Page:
Will return a 200 OK with a login response on successful login, whether active or passive. The active (username/password) login may also return a 403 Forbidden in case of a username/password mismatch, unknown user or a deactivated account.


Previous versions of this API endpoint did return a 401 Unauthorized in case of a username/password mismatch or an unknown user. That was incompatible with basic authentication since it was a wrong use of the 401 Unauthorized code and got therefore changed as part of a bug fix.


You cannot use this endpoint to login from a third party page via CORS, see above. You can however use it to retrieve user information via passive login with an API key (e.g. if you need the session to authenticate on the web socket.

JSON Parameters
  • passive – If present, performs a passive login only, returning information about the current user that’s active either through an existing session or the used API key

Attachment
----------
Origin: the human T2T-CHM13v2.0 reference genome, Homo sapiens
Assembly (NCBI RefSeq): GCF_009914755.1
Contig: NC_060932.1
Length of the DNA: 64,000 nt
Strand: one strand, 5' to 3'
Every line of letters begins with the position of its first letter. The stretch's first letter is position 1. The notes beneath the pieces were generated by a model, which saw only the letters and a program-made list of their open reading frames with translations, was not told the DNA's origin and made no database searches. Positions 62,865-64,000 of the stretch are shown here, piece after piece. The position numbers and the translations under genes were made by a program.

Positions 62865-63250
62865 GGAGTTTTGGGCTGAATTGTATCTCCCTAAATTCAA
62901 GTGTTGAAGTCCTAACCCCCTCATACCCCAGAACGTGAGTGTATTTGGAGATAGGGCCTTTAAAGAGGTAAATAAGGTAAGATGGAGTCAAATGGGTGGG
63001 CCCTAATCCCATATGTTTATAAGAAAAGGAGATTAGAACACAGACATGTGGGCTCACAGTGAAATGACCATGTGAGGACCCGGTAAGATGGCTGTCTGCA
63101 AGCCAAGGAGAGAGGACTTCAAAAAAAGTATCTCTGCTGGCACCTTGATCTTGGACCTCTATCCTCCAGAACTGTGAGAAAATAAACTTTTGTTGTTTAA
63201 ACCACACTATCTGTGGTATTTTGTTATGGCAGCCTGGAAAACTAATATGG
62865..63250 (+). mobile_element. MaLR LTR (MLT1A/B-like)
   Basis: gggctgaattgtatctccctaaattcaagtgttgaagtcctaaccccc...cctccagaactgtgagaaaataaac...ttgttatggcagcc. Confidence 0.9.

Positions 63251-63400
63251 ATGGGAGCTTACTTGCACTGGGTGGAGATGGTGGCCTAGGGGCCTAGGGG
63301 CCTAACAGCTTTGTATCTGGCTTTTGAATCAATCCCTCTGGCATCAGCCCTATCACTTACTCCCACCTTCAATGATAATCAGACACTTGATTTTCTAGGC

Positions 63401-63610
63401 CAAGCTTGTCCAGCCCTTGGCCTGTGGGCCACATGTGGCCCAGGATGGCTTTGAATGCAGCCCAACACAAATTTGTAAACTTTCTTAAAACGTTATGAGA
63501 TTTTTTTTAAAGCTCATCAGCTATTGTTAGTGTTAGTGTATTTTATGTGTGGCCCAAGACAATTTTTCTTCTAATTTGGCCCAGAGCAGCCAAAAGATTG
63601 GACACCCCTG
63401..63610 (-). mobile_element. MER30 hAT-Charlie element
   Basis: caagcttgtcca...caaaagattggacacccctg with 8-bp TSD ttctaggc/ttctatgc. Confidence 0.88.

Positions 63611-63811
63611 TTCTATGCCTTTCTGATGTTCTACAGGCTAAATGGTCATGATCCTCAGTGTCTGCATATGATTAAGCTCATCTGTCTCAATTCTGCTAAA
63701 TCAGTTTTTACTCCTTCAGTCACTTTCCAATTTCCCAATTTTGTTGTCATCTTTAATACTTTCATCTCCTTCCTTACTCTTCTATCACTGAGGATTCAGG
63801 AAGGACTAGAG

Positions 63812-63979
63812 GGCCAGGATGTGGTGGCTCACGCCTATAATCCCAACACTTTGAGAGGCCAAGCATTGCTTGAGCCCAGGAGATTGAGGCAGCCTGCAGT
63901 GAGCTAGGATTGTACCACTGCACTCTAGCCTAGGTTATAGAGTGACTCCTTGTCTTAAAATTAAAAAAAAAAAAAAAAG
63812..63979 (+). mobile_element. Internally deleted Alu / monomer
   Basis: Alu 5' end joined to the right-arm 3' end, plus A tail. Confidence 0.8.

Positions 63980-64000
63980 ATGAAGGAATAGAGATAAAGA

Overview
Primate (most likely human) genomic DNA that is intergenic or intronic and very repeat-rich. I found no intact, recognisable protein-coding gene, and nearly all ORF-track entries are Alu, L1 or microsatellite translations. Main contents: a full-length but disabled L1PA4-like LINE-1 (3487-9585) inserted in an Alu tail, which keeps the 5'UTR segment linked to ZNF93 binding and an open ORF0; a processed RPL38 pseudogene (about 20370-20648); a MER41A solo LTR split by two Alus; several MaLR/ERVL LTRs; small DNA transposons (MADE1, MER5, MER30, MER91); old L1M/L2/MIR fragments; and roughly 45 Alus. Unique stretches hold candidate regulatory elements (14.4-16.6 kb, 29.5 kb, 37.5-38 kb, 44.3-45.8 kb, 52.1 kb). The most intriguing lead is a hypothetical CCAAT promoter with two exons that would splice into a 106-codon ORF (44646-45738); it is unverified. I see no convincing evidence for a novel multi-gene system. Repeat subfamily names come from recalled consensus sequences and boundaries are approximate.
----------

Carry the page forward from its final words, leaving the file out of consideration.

• user – (active login only) Username

  • pass – (active login only) Password

  • remember – (active login only) Whether to set a “remember me” cookie on the session

Status Codes
  • 200 OK – Successful login

  • 403 Forbidden – Username/password mismatch, unknown user or deactivated account


POST /api/logout

Ends the current login session of the current user.

Only makes sense in the context of browser based workflows.

Will return a 204 No Content.

Status Codes

Current User

GET /api/currentuser

Retrieves information about the current user.

Will return a 200 OK with a current user object as body.

Status Codes

Data model

Login response

The Login response is a user record extended by the following fields:








The session key, can be used to authenticate with the auth message on the push API.




Whether the client that made the request got detected as external from the local network or not.

Current user








The id of the current user. Unset if guest.



List of permission records

The effective list of permissions assigned to the user



List of permission records

The list of groups assigned to the user